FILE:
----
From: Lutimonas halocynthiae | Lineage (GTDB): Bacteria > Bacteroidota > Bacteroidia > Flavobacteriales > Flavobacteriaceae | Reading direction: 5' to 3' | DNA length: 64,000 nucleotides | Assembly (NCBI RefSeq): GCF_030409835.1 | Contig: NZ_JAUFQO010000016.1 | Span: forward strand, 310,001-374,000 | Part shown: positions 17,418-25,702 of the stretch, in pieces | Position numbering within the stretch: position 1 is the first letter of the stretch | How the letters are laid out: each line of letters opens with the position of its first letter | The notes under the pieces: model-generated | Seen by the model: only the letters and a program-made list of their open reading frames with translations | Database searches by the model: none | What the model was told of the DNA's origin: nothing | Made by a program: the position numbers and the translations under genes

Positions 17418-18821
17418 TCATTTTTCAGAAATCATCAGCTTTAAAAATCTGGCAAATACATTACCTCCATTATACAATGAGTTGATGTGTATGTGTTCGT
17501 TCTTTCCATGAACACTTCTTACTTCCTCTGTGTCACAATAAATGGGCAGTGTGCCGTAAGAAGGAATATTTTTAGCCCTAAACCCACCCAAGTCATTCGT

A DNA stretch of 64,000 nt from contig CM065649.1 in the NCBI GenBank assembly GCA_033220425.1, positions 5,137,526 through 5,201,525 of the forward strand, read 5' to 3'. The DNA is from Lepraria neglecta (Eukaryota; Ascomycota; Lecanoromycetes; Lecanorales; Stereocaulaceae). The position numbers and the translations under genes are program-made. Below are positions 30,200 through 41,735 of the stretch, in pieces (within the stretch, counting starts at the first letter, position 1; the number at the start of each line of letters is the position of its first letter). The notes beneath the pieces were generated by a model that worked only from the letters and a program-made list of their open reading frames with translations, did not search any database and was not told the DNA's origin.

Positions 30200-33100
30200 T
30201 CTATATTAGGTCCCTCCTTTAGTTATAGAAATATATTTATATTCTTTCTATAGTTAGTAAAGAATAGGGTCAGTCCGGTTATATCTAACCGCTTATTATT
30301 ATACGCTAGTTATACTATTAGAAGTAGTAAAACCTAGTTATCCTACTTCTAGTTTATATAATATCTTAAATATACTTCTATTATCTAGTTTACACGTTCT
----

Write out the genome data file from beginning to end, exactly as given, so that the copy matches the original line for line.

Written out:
From: Lutimonas halocynthiae | Lineage (GTDB): Bacteria > Bacteroidota > Bacteroidia > Flavobacteriales > Flavobacteriaceae | Reading direction: 5' to 3' | DNA length: 64,000 nucleotides | Assembly (NCBI RefSeq): GCF_030409835.1 | Contig: NZ_JAUFQO010000016.1 | Span: forward strand, 310,001-374,000 | Part shown: positions 17,418-25,702 of the stretch, in pieces | Position numbering within the stretch: position 1 is the first letter of the stretch | How the letters are laid out: each line of letters opens with the position of its first letter | The notes under the pieces: model-generated | Seen by the model: only the letters and a program-made list of their open reading frames with translations | Database searches by the model: none | What the model was told of the DNA's origin: nothing | Made by a program: the position numbers and the translations under genes

Positions 17418-18821
17418 TCATTTTTCAGAAATCATCAGCTTTAAAAATCTGGCAAATACATTACCTCCATTATACAATGAGTTGATGTGTATGTGTTCGT
17501 TCTTTCCATGAACACTTCTTACTTCCTCTGTGTCACAATAAATGGGCAGTGTGCCGTAAGAAGGAATATTTTTAGCCCTAAACCCACCCAAGTCATTCGT

A DNA stretch of 64,000 nt from contig CM065649.1 in the NCBI GenBank assembly GCA_033220425.1, positions 5,137,526 through 5,201,525 of the forward strand, read 5' to 3'. The DNA is from Lepraria neglecta (Eukaryota; Ascomycota; Lecanoromycetes; Lecanorales; Stereocaulaceae). The position numbers and the translations under genes are program-made. Below are positions 30,200 through 41,735 of the stretch, in pieces (within the stretch, counting starts at the first letter, position 1; the number at the start of each line of letters is the position of its first letter). The notes beneath the pieces were generated by a model that worked only from the letters and a program-made list of their open reading frames with translations, did not search any database and was not told the DNA's origin.

Positions 30200-33100
30200 T
30201 CTATATTAGGTCCCTCCTTTAGTTATAGAAATATATTTATATTCTTTCTATAGTTAGTAAAGAATAGGGTCAGTCCGGTTATATCTAACCGCTTATTATT
30301 ATACGCTAGTTATACTATTAGAAGTAGTAAAACCTAGTTATCCTACTTCTAGTTTATATAATATCTTAAATATACTTCTATTATCTAGTTTACACGTTCT